Contradicting court decision, GOP leader makes claim that illegal voting in 2004 Washington gubernatorial election. On the June 7, 2006, edition of MSNBC's Hardball, Ken Mehlman, then the chairman of the Republican National Committee, asserted that illegal votes helped Democrats win the Washington state gubernatorial election. Contrary to Mehlman's suggestion that Democrat Christine Gregoire owed her victory to illegal votes, the county superior court judge in the case found that Republicans had not proved that even a single illegal vote had been cast for Gregoire. From the judge's oral decision:
The Court concludes, by clear and convincing evidence, that Mr. [Dino] Rossi received four votes cast illegally by felons and that Ms. [Ruth] Bennett received one vote cast by a felon. There is no evidence, however, in this record that Ms. Gregoire received any illegal votes. Indeed, there has been no evidence produced that Ms. Gregoire received any of the 2,820 votes claimed by petitioners in their closing argument.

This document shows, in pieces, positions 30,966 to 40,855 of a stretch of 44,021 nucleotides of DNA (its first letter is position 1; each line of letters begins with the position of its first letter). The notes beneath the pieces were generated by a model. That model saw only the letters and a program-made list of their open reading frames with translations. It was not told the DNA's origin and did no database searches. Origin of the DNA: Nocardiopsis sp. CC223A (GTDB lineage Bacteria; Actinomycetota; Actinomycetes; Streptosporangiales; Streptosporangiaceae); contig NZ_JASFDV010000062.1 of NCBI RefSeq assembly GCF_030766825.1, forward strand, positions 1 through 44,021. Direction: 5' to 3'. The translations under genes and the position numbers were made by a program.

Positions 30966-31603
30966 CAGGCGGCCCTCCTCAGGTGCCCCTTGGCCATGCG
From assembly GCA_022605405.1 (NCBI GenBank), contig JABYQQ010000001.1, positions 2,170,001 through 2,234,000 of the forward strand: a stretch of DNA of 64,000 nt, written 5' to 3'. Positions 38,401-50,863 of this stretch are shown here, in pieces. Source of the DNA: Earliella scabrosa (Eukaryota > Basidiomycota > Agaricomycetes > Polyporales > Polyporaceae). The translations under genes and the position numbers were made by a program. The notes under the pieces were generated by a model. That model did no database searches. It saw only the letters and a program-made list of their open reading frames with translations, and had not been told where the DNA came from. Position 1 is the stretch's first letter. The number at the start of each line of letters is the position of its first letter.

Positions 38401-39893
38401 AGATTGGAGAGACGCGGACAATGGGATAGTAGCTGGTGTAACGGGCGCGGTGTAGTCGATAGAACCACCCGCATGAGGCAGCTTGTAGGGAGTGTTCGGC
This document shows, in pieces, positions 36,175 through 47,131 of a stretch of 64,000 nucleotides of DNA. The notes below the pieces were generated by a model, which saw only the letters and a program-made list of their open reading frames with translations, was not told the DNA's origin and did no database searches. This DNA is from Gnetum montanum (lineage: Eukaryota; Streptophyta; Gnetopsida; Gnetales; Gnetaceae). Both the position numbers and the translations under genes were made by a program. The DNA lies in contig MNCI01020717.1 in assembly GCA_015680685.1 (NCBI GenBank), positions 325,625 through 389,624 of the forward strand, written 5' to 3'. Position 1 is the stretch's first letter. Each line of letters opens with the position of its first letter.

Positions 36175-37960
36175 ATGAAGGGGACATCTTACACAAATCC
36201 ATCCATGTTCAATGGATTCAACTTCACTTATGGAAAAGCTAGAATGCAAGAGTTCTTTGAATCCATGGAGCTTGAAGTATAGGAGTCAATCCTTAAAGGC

Fund claims fraud in 2002 SD Senate election, but SD Republican attorney general disagreed. In the 2004 version of his book Stealing Elections: How Voter Fraud Threatens Democracy, Fund stated that Democrats engaged in fraudulent activities in South Dakota during the 2002 election that led to Democrat Tim Johnson's win. Fund cited a National Review article that reported that "the stories [of misconduct] are told in more than 40 affidavits collected by Republicans in the days after the election and obtained by National Review. That evidence, along with interviews with state and local officials, suggests that Johnson may have benefited from hundreds of votes that were the product of polling-place misconduct. Had those votes not been added to his total, it seems likely that the senator, who won by just 524 votes, would instead have lost, and John Thune would today be South Dakota's senator-elect." But as Talking Points Memo's Josh Marshall pointed out in a December 16, 2002, blog post, South Dakota's Republican attorney general, Mark Barnett, dismissed the claims in the affidavits as involving nothing illegal. Indeed, according to a December 13, 2002, Associated Press report (retrieved from Nexis), Barnett "dismissed allegations in three affidavits" and called them "perjury or forgery ... just flat false."